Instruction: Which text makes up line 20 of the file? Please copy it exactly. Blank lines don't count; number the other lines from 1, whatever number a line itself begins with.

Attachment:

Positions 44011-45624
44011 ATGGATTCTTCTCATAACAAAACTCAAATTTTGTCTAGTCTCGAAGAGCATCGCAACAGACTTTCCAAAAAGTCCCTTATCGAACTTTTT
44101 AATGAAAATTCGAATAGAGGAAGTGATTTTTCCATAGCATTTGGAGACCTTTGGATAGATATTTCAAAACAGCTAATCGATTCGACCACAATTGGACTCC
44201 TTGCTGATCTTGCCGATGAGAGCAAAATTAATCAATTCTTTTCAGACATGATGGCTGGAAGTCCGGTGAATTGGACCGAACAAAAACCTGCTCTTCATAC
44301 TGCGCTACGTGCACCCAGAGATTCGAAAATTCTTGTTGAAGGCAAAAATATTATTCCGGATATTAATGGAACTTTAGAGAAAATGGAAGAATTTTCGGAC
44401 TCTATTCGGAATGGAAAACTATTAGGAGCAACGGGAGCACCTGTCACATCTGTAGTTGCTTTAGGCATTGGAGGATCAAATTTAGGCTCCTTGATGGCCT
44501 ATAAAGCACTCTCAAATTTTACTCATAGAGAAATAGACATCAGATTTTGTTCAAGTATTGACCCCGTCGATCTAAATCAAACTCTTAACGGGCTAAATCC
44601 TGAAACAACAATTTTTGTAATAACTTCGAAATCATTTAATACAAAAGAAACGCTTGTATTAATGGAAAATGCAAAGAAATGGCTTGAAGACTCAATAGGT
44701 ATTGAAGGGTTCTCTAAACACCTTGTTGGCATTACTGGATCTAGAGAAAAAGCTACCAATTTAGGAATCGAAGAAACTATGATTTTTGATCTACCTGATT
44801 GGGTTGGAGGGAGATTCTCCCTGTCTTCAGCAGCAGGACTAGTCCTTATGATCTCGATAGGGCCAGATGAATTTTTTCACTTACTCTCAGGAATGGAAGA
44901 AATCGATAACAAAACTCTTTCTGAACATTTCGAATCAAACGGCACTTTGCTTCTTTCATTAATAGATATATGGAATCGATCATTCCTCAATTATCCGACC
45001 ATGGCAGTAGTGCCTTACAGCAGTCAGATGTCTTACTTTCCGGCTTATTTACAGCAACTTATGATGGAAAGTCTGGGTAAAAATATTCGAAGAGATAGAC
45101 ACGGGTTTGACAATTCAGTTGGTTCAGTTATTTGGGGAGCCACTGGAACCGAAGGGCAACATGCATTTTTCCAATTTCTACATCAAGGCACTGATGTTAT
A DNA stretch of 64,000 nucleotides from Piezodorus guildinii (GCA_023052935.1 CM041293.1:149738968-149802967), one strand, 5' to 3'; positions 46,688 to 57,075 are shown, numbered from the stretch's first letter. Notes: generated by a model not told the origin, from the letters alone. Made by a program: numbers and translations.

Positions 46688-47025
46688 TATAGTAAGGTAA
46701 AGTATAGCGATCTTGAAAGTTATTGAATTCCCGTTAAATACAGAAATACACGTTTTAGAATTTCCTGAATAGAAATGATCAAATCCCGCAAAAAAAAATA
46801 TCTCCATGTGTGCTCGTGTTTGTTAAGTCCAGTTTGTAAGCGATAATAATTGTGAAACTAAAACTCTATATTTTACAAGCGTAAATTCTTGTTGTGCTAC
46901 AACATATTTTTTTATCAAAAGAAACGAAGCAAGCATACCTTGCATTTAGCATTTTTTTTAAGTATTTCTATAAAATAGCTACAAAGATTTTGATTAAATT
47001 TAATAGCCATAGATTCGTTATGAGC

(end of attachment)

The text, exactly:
47001 TAATAGCCATAGATTCGTTATGAGC